The 35th Combat Sustainment Support Battalion (CSSB) lineage begins at Ft. Devens, Massachusetts, on March 15, 1944, when it was activated as Headquarters and Headquarters Detachment, 216th Quartermaster Battalion. The unit then deployed to Okinawa, Japan, where it participated in World War II’s Ryukyu campaign (March 26 ~ July 2, 1945) and earned the unit a campaign streamer.
Following its outstanding service in Japan, the unit deployed to Korea in support of rebuilding the Korean infrastructure. The unit was inactivated January 25, 1949, in the Republic of Korea. Two years later in March 1951 it was redesignated as Headquarters and Headquarters Detachment, 35th Quartermaster Battalion, and allotted to the Regular Army.
On June 1, 1959, the 35th deployed to Germany and on September 25, 1961, it was reorganized and redesignated the 35th Quartermaster Battalion. Another name change occurred August 2, 1965, where it became the 35th Supply and Services Battalion. The unit continued its tradition of providing first-class combat service support in Germany until it was inactivated December 21, 1972.
The unit was reactivated October 15, 1987, and made its home at Sagami Depot, Japan, where it continues to conduct world-class depot operations and provides combat service support throughout the U.S. Army Japan and I Corps (Forward) area of operations. On October 16, 2006, the battalion was redesignated the 35th Combat Sustainment Support Battalion.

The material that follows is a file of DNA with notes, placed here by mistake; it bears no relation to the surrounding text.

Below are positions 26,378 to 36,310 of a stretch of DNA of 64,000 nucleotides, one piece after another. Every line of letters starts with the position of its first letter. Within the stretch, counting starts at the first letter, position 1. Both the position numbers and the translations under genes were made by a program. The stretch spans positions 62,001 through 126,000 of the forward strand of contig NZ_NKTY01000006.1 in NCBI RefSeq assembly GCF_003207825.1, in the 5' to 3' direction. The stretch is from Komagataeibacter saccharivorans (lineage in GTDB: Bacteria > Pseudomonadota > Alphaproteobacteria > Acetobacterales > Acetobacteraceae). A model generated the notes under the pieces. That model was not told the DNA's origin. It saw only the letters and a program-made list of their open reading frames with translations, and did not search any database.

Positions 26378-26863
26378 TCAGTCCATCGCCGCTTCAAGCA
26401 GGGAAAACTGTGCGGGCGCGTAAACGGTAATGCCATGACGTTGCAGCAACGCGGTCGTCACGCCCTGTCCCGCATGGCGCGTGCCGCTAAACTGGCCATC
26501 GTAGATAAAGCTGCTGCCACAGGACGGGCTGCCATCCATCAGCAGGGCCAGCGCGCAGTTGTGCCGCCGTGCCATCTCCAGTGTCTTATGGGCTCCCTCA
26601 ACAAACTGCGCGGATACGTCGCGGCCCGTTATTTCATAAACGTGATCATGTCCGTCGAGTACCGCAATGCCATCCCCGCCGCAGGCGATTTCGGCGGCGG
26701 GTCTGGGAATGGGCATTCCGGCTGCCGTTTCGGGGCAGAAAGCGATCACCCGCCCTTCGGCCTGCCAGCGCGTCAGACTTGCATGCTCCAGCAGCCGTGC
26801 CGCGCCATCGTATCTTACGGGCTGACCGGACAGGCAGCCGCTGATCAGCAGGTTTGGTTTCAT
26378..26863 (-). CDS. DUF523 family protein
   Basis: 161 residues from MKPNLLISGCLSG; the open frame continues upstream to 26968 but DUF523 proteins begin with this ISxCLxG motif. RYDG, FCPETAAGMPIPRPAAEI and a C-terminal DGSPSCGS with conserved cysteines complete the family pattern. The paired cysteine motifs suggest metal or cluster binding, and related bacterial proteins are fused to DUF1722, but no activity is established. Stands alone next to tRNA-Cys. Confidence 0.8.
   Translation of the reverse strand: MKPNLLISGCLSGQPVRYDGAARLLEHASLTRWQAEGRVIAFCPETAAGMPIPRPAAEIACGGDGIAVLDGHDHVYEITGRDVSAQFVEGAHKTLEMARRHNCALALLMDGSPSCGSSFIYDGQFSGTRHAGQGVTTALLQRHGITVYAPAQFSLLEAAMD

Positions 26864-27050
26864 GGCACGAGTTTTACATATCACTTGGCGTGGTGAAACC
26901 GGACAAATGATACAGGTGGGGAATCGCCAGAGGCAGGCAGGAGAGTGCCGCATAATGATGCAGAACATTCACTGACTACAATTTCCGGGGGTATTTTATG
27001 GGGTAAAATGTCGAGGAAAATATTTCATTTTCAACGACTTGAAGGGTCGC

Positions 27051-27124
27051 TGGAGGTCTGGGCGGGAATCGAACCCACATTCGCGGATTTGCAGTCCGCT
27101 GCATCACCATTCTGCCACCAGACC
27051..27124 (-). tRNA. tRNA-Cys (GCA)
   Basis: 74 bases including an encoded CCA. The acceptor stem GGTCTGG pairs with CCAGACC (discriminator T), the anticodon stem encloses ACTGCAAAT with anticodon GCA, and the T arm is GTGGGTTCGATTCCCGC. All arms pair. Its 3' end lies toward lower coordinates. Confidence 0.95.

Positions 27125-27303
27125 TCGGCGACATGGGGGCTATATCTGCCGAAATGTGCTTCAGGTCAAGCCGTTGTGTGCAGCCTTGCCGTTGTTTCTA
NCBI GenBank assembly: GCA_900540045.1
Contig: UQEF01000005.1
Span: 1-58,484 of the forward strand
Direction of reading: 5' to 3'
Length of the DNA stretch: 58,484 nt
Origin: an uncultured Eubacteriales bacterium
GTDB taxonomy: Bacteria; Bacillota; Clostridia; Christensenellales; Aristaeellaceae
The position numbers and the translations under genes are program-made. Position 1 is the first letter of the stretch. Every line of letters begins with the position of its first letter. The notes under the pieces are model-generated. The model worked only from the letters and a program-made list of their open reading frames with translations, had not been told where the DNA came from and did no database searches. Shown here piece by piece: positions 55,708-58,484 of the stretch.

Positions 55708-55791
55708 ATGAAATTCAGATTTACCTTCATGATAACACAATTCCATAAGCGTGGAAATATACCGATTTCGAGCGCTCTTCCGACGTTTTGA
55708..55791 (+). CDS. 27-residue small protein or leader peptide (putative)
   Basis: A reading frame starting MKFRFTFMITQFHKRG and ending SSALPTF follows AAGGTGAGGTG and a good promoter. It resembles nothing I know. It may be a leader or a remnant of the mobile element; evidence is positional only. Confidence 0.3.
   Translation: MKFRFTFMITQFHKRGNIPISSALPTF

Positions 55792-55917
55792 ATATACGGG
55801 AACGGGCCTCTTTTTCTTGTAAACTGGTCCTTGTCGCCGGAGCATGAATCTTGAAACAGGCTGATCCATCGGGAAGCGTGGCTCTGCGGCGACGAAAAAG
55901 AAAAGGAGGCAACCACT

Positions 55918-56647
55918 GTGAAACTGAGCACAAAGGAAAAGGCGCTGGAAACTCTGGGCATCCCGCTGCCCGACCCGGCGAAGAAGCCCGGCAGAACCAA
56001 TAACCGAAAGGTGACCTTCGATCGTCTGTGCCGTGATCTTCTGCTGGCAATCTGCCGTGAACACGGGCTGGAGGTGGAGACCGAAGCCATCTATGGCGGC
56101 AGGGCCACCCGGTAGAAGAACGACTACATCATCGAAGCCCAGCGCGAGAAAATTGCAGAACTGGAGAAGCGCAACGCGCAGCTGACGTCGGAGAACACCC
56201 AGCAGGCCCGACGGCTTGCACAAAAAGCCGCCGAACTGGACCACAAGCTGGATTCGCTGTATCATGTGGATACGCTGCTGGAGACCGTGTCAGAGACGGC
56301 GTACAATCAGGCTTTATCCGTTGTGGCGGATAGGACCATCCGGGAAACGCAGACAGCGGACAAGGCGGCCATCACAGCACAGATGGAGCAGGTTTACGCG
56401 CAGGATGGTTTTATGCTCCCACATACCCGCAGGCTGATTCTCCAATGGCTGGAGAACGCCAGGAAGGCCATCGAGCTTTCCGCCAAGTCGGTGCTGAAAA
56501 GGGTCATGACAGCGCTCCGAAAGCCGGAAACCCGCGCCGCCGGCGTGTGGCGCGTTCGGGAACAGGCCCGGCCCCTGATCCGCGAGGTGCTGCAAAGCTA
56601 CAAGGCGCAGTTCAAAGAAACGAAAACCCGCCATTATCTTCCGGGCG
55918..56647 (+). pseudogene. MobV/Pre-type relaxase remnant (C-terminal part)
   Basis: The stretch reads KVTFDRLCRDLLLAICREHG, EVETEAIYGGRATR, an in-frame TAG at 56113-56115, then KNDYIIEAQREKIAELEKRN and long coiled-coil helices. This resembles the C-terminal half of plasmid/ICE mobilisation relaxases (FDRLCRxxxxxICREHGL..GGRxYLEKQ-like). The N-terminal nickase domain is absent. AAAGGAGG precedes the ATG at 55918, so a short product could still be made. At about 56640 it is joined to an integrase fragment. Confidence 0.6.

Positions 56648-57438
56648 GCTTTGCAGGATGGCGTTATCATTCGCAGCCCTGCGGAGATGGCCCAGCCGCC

In March 2011, 35th CSSB personnel deployed to northeastern Japan to conduct a humanitarian assistance/disaster relief mission in support of Operation Tomodachi. Unit personnel provided food, fuels, transportation and shower support to the local populace. 35th CSSB members cleared debris from Sendai Airport allowing it to reopen only 30 days after the devastating earthquake and tsunami that struck the area March 11, 2011. Additionally, their efforts contributed to 12 schools helping return students to class as well as clearing debris at two train stations.
In March 2012, 35th CSSB was presented the Army Superior Unit Award (ASUA) for outstanding meritorious service in response to the Great East Japan Earthquake.
Unit Shield Symbolism:
Gold (used for buff) and scarlet are the support branch colors. The three gold roundels represent the three main groups of islands in the Ryukyu Archipelago. The wavy line represents the sea. The flames refer to battle fire or combat. The roundels and flames symbolize the battalion’s World War II service in the Ryukyu. Roundels also represent wheels and refer to the unit’s mobility. The red central column stands for support. The key with two wards indicates that the battalion provides both general supply service and direct support to combat units.
Unit Crest Symbolism:
The Oriental dragon represents the Pacific theater area of operation where the unit saw action during World War II on the Ryukyu Islands. Red stands for courage and sacrifice as the American troops suffered heavy casualties during the Ryukyu’s campaign. The crosswise spears, pointing to the four major compass points, allude to the area 700 miles out from Japan in all directions that the capture of the Ryukyu’s gave the allied forces. The palm wreath signifies victory and high achievement.